Domestic Violence in the Hmong Community

A few days ago I started to watch a video response to a Hmong woman being physically abused in public. According to social media news feeds, the woman was violently attacked at a Hmong Year celebration in Laos.

The woman (another Hmong woman) in the response video stated, “Why didn’t she fight back? If your husband is beating you, why didn’t you fight back? Why did you just cower down and let him continue to hit you?”

I didn’t finish watching the video because of my anger to her response. And I realized, she like so many of my fellow Hmong, community members, might not be aware.

Domestic violence doesn’t start as physical violence. It’s a cycle.

Often times, it starts with isolation. Putting the abused person in situations where they’re humiliated in front of friends and family. So their friends and family do not want to come around.

Putting them in situations where they have no one to reach out to for help.

Or shifting blame. The abuser will use tactics such as stating the abused person deserves to be treated such a way.

Examples such as, “You can’t hang out with your friends because you can’t protect yourself.”

Or “I control the money because you can’t be trusted to make wise decisions. If you have access to our bank accounts.”

Setting up the situation as if the abuser is, “protecting,” the abused person, for their own good. Undermining the abused person.

Overtime these stories become the beliefs the abused person has about themselves. Making them feel small. So small that they lack the energy or stamina to seek help or fight back.

Because a relationship with emotional, mental, physical, or sexual abuse is tiring. The abused person’s nervous system is constantly activated. Aware, they’re not safe. But also aware, they’re stuck in the moment. Unable to leave due to lack of social support or financial support.

Because let’s not forget, abuse is a means of control. Such as the abuser who does not allow their partner to work. Or lets them work minimally. Then throws in their partner’s face that they can’t leave. Because if they left, they wouldn’t be able to afford the mortgage payment.

I’m not saying that every spouse that chooses to stay home is being abused. Nor are partners who choose to work part-time are being abused.

The difference is whether the partner is choosing to not work because they desire too. Or if they’re being pushed and prevented not to work because the abuser doesn’t want them too. Because remember abuse is about control. It’s about dominating the other person for whatever reason the abused person sees fit. Even if it’s fear.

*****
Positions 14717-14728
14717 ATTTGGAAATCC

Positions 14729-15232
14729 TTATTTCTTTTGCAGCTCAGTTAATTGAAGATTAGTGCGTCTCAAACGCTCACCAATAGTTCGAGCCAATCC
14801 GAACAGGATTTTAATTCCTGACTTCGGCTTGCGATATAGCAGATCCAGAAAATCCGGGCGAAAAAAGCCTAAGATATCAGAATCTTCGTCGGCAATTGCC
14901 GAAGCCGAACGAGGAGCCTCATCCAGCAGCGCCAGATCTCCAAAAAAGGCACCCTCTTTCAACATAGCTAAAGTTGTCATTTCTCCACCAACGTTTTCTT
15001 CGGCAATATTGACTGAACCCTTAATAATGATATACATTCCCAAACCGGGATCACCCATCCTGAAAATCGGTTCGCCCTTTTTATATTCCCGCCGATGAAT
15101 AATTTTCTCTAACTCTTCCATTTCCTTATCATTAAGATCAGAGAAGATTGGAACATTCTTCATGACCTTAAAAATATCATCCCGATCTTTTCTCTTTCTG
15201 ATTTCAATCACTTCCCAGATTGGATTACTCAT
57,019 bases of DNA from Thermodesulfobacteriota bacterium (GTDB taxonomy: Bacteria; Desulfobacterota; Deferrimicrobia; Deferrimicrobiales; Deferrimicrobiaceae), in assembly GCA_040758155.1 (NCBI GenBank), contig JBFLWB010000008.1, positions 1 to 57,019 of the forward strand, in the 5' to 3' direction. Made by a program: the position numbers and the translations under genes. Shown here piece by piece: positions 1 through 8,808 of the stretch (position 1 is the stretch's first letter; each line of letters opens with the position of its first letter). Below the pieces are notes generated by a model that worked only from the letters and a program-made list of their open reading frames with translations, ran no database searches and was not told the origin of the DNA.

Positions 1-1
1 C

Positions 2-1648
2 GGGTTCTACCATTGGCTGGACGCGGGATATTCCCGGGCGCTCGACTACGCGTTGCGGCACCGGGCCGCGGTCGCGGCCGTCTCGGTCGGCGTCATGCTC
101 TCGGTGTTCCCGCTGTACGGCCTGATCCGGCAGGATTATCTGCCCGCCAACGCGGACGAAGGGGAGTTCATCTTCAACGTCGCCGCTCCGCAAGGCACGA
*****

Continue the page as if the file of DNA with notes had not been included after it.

So when the abused partner starts being physically attacked. Screamed at. They often cower. They’ve learned over time that standing up for themselves only makes the situation worse.

And the Hmong community, the Hmong culture, is partly to blame for this. Our culture believes that men are to be in control of the wife, the marriage.

A healthy marriage should not be about control.

But making decisions that are beneficial to both parties. With both partners needs and desires in mind. It’s about coming together to work as a team.

Our culture also has a history of telling abused women, they need to stay in their marriage.

Because being married, even if beaten to death, is better than the shame of having a divorced daughter.

Domestic violence is not okay.

Whether it’s physical, emotional, sexual, or mental.

The belief that we are to keep it in the family. As a secret is not ok. Because when there’s aspects of abuse going on, there’s a bigger issue at hand. Whether the abuser is suffering from Post-traumatic Stress Disorder (PTSD), has severe traits of a personality disorder, or what not, they need help. Help beyond what our community and family members can provide. Unless we have extensive training in assisting partners who are abusive and controlling. It needs to be addressed with a mental health professional.

And we as a community, a society, and an ethnic group need to do better. We need to strive beyond the belief that men are superior to women. That if a woman is being abused, it’s something that she did.

Because someone’s behavioral response to their emotion is their responsibility. Not their partner’s. Regardless of what made the abuser upset. It’s still their responsibility to control their response. And to not resort to hostile or aggressive tactics to maintain control.

Below is a tool called the Power and Control Wheel.

The Power and Control Wheel was actually created by the Domestic Abuse Intervention Project in Duluth, Minnesota (Dvsn & Dvsn, 2022).

It identifies 8 tactics most abusers use to try to control their victims. And is a tool often used to assess whether or not someone is an abusive relationship.


Dvsn, & Dvsn. (2022, December 20). December 2022: The Power and Control Wheel – An Overview of Abuse Tactics – Domestic Violence Services Network, Inc. (DVSN). Domestic Violence Services Network, Inc. (DVSN) – A Coordinated Community Response to Domestic Violence.,%2C%20and%20%E2%80%9CMale%20Privilege%E2%80%9D.

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